The government thus opted for the stricter of the two originally mulled solutions, and it brought forward the date of implementation.
The original action plan involved implementation on 1 January and a choice between real-time certification via internet link to the Tax Administration (FURS) or saving of data on special memory sticks.
Under the current plan, every receipt will have a unique ID assigned by the FURS as a means of preventing tax evasion.
The plan is the latest instalment in the increasingly strict supervision of cash-based businesses such as bars, hairdressers and the trades.
A system of virtual certified registers, a much simpler software solution that merely prevents the deletion of receipts, has been in place since mid-2013.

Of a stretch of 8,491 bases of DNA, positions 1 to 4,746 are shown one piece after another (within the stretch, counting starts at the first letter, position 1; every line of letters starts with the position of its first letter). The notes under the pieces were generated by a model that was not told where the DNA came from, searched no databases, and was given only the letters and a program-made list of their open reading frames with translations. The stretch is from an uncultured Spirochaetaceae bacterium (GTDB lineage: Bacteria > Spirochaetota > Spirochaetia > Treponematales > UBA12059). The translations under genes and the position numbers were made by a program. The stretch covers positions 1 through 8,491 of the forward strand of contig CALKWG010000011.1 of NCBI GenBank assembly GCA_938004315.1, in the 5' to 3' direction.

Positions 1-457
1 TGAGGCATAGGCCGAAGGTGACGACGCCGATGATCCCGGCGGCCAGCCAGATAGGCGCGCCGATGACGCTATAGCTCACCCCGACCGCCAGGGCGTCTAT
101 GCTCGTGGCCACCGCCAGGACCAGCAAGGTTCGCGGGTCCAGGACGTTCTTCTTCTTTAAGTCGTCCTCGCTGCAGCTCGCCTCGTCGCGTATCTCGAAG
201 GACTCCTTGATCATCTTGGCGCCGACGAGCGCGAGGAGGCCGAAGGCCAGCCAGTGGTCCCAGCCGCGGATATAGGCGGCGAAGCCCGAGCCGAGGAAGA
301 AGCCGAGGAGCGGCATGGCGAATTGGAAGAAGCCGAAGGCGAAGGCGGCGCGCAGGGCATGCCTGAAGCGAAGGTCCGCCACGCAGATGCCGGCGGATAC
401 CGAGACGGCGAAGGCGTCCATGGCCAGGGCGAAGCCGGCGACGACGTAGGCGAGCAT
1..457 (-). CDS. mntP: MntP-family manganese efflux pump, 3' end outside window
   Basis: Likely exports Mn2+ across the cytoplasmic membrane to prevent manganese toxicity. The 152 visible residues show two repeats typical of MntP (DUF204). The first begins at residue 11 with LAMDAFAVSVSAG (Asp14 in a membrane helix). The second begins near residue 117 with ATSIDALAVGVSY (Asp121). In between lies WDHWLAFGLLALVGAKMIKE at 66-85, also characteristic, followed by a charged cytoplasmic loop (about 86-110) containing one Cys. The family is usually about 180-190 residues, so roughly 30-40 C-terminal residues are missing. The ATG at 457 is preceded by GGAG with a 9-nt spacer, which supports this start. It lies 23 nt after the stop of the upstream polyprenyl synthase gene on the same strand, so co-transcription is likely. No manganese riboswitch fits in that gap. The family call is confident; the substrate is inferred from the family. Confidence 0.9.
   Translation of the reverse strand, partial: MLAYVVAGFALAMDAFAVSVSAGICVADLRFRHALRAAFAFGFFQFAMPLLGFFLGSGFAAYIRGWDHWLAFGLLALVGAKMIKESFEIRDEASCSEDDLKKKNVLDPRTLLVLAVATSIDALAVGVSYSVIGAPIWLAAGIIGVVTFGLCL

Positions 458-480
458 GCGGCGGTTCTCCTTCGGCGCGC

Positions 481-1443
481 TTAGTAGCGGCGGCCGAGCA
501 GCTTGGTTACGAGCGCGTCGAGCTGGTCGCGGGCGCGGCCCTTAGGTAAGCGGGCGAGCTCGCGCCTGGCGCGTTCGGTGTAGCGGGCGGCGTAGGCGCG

The government hopes to collect an additional EUR 50-100m in VAT, an assessment based on the EUR 100m increase in tax receipts following the introduction of virtual cash registers.
While big businesses have been supportive of the government efforts to crack down on tax evasion, representatives of small businesses raised concern about the cost.
The government says the proposed solution is cheap, as it does not require special software or hardware, only internet access, which the vast majority of businesses already have.
The draft bill on certification of receipts will be in public consultation until 20 March.